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Greece Has the Largest Number of Goats Per Capita in Europe!

According to a recent study conducted by the European Union’s statistics authority Eurostat, Greece is the clear EU champion — in regard to the number of goats, that is.
More specifically, according to the European Union’s Agriculture, Forestry and Fisheries report for 2019, Greece comes first in the entire Union, having approximately 3,625,000 goats living on its territory.
The second place is taken by Spain, with almost a million fewer goats than Greece.

The nation of Spain has a goat population reaching 2,765,000, while Romania comes in third place, with 1,539,000 goats.
France follows next, having 1,252,000 goats living on its territory.
It’s worth mentioning that all of these EU member-states have a much larger land area than Greece, yet Greece’s mountainous countryside has somehow proven throughout history to be much more hospitable to these adorable animals!
This news has sparked a wave of humorous posts on Greek social media in the last few days as Greek folk tradition has always portrayed goatherds as quaint, outdated figures, synonymous with poverty and a lack of education.
Of course, the country has a long-standing agricultural tradition, stretching back undoubtedly past antiquity, with goats being at the center of production of various cheese, milk and meat products.
Most prominent of course, is the traditional custom of having roasted goat along with roasted lamb on a spit on Easter Sunday.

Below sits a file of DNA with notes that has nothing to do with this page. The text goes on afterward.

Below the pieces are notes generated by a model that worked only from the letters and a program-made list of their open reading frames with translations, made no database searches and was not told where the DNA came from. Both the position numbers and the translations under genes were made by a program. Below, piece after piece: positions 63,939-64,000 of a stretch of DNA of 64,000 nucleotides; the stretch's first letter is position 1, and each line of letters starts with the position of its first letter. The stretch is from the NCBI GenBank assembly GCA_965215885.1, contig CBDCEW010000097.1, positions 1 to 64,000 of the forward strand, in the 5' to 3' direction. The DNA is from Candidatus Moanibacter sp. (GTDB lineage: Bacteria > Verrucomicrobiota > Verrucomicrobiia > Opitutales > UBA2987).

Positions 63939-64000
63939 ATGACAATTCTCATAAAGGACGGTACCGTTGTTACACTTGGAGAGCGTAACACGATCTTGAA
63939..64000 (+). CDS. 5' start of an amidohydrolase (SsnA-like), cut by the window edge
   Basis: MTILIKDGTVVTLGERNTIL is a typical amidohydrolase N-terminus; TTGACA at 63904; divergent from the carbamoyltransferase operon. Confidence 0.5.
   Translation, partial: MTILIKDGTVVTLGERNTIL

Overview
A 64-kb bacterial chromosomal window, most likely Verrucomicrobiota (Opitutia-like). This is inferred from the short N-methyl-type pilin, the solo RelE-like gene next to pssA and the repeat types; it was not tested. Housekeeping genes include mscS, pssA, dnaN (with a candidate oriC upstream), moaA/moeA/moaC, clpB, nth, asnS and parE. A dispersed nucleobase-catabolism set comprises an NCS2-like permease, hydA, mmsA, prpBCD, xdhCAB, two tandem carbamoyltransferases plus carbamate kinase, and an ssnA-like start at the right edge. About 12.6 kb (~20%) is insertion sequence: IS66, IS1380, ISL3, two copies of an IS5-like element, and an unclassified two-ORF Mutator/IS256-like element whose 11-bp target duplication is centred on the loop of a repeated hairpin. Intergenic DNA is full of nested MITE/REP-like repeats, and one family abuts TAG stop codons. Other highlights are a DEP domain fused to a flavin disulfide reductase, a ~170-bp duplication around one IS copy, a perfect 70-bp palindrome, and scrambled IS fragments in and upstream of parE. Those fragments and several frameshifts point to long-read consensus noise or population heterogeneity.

However, such a large population of these useful animals does not come without a cost.
On the Greek island of Samothrace, for example, in the north Aegean Sea, goats are now posing an imminent threat to the natural environment as a result of overgrazing.
It is remarkable that goats far outnumber humans on this island.
While there are only 3,000 permanent inhabitants on Samothrace, the island has more than 45,000 goats living there at present, meaning that there are 15 goats for every human on Samothrace!
This has created a true environmental emergency on the island, since tens of thousands of goats have already eaten almost all of Samothrace’s precious wild vegetation.
For this reason, many of these animals are now malnourished, and so cannot even be sold commercially for meat.
Thus it seems that the traditional love the Greek people historically have shown for goats has most likely reached its practical limit.
For this reason, it is about time to create some kind of national strategy regarding the number of goats in the country. We cannot have starving animals wandering about the countryside, unable to find anything on which to feed.
And perhaps much more ominous, the unchecked goat population could cause a catastrophic loss of the precious hillside vegetation in places such as Samothrace Island, degrading its natural environment for decades.

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